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Heidegger's Bible Handbook: Pentateuch: Roman Catholic Interpreters

Cornelius Jansen

ROMAN CATHOLIC: Bonfrerius,[1] Capponi,[2] Ferus,[3] Jansen,[4] Malvenda,[5] Oleaster,[6] Rupertus,[7] Serarius,[8] Steuchus,[9] the Jesuit Cornelius Hazart.[10]

[1] Pentateuchus Mosis Commentario Illustratus. Jacobus Bonfrerius (1573-1642) joined the order of the Jesuits in 1592. He enjoyed a long tenure as a professor of the Scriptures and Hebrew at Douay, France.

[2] Veritates aureæ super totam legem veterem. Serafino Capponi (1536-1614) was an Italian Dominican theologian. He wrote commentaries on large portions of the Scriptures, but he is remembered most for his commentary on Aquinas’ Summa.

[3] In totam genesim enarrationes, and Annotationes in Exodum Numeros, Deuteronomium. Johann Ferus (1495-1554) was a German Franciscan; he excelled in Biblical interpretation and preaching. In addition to his work on the Pentateuch, he wrote commentaries on Joshua, Judges, Job, Ecclesiastes, Esther, Ezra, Nehemiah, Lamentations, Jonah, Matthew, John, Acts, Romans, and 1 John.

[4] Pentateuchus sive Commentarius in quinque libros Moysis. Cornelius Jansen (1585-1638) was a Dutch Roman Catholic. He served as Bishop of Ypres in Flanders, and was responsible for an Augustinian movement, which came to be known as Jansenism. Jansen’s opposition to the Jesuits, and adherence to Augustine, brought him no closer to Protestantism.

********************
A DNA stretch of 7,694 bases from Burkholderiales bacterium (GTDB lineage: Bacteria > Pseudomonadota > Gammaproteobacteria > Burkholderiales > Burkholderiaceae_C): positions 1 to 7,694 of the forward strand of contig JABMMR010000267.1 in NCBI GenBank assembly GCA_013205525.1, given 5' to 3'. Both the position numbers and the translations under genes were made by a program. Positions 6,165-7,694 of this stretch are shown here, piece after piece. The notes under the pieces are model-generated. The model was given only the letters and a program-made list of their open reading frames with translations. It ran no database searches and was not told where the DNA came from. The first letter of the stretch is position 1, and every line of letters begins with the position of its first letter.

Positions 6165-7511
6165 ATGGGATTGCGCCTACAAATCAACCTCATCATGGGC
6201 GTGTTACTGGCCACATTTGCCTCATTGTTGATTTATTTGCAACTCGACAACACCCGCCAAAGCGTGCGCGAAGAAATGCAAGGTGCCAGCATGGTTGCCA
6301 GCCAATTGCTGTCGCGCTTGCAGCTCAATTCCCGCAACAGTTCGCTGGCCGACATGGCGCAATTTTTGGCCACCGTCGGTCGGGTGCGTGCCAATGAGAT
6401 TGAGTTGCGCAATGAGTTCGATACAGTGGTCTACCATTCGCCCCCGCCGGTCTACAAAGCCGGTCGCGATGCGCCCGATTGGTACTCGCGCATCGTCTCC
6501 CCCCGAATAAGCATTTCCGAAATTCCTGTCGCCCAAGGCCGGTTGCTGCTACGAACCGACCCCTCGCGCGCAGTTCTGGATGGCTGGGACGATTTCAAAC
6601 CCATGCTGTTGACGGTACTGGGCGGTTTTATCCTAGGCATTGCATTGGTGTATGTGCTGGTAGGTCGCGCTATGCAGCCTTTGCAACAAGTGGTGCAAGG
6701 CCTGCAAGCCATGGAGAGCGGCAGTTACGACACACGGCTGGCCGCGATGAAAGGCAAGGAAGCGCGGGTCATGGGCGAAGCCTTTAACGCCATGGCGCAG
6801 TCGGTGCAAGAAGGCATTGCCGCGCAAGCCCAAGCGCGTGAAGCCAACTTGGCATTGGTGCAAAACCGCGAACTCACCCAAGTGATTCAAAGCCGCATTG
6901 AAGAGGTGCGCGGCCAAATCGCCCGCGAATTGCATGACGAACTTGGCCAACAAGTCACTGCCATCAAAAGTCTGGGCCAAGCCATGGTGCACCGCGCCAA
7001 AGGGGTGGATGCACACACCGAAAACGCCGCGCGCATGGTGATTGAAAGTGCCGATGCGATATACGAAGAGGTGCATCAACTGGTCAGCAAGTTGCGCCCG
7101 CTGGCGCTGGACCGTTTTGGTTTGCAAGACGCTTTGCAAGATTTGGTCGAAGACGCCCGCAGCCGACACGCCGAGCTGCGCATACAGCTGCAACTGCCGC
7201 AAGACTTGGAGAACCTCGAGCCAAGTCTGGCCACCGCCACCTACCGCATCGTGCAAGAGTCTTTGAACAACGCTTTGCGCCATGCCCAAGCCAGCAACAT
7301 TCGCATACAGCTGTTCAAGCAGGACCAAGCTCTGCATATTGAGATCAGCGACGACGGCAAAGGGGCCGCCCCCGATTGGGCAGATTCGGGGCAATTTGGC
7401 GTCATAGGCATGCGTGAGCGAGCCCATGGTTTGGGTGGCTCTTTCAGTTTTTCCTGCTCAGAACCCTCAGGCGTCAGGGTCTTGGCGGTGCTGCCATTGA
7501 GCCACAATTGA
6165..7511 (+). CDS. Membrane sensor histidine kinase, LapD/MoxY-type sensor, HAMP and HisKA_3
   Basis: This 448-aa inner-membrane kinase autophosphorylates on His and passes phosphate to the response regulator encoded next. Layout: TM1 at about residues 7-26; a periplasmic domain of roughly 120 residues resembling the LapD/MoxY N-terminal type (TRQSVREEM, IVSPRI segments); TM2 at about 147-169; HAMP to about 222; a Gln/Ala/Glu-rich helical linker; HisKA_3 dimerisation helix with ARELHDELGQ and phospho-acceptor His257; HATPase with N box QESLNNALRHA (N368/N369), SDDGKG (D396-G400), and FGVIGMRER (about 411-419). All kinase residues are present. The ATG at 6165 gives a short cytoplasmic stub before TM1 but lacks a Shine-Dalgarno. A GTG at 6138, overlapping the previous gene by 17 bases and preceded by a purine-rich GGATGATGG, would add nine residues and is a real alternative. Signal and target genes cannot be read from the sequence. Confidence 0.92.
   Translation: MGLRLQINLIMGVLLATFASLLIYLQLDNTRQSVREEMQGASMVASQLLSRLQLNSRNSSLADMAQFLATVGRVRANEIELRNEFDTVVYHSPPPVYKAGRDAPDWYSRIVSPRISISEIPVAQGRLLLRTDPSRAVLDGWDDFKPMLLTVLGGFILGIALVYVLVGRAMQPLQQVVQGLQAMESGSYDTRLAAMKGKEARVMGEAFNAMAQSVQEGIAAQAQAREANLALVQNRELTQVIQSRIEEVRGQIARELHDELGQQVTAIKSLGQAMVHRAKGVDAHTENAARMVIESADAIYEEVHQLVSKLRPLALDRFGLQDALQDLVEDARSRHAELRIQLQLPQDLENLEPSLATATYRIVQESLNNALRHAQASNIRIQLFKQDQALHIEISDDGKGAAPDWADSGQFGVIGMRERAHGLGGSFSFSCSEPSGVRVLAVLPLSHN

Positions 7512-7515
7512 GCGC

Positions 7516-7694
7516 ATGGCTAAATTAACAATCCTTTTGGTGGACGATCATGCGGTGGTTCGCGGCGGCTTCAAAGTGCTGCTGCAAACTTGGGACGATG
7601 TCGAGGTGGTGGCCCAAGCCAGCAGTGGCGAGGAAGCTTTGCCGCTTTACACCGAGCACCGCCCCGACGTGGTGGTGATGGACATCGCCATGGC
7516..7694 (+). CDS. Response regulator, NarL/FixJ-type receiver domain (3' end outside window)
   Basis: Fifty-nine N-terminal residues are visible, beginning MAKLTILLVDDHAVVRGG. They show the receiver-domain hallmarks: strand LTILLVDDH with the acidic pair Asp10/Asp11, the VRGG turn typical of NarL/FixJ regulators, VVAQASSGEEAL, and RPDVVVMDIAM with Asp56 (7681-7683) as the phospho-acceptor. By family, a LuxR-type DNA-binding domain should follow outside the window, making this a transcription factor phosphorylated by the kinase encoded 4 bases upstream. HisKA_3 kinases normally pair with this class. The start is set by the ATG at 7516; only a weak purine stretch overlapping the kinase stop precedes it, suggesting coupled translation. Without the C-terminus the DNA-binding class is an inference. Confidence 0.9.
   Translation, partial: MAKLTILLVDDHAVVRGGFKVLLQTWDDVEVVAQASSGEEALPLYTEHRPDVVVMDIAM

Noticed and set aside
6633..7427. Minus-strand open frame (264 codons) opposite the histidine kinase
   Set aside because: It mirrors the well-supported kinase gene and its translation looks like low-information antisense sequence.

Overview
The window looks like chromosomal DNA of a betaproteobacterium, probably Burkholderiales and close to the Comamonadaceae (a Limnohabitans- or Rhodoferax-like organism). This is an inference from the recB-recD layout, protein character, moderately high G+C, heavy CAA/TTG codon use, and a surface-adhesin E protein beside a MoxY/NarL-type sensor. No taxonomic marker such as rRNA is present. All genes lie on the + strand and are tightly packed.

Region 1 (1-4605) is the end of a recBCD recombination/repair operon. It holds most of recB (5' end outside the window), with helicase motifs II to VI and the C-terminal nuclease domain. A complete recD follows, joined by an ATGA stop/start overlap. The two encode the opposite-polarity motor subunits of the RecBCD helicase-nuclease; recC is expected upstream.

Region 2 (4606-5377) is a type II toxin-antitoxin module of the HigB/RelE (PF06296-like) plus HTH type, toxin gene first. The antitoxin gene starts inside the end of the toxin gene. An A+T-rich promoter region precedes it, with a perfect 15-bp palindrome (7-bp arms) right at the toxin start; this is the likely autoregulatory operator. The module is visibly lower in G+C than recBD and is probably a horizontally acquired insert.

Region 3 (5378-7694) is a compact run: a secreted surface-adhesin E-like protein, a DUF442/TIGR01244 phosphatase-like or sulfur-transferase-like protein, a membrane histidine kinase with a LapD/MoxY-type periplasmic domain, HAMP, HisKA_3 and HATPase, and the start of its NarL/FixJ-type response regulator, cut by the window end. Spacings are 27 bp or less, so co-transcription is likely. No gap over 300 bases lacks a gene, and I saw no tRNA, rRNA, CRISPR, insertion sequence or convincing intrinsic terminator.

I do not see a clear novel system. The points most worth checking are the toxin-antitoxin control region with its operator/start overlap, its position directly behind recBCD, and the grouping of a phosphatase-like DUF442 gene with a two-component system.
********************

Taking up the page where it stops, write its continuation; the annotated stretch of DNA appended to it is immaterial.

[5] Commentaria in Sacram Scripturam à Genesi ad Ezechielem. Thomas Malvenda (1566-1628) was a Spanish Dominican. Within his order, he was widely regarded for his abilities in philosophy and divinity.

[6] Commentaria in Pentateuchum. Jerome Olivier, or de Oleastro (died 1563), was a Portuguese Dominican monk. He was widely esteemed within his order for his abilities in Greek and Hebrew, and his intimate acquaintance with the Scriptures.

[7] Commentarii in Pentateuchum. Rupertus (1091-1135) was a learned Benedictine, Abbot of Tuits on the Rhine.

[8] Josue, ab utero ad ipsum usque tumulum, e Moysis Exodo, Levitico, Numeris, Deuteronomio, et e proprio ipsus libro, explanatus. Nicholas Serarius (1555-1610) was a Jesuit scholar. He served as Professor of Theology at the University of Mentz.

[9] Annotationes in Pentateuchum. Augustinus Steuchus (1496-1549) was an Italian Roman Catholic scholar, who served as a prior of the Canons Regular of the Lateran, the bishop of Kisamos in Crete and prefect of the Vatican Library. He brings his varied talents in languages and antiquities to bear upon exegesis.

[10] Discursus morales in selectiora loca Genesis, Exodi, Levitici, Numerorum. Cornelius Hazart (1617-1690) was a Belgian Jesuit. He spent his life contending against the spread of Calvinism in the Low Countries.

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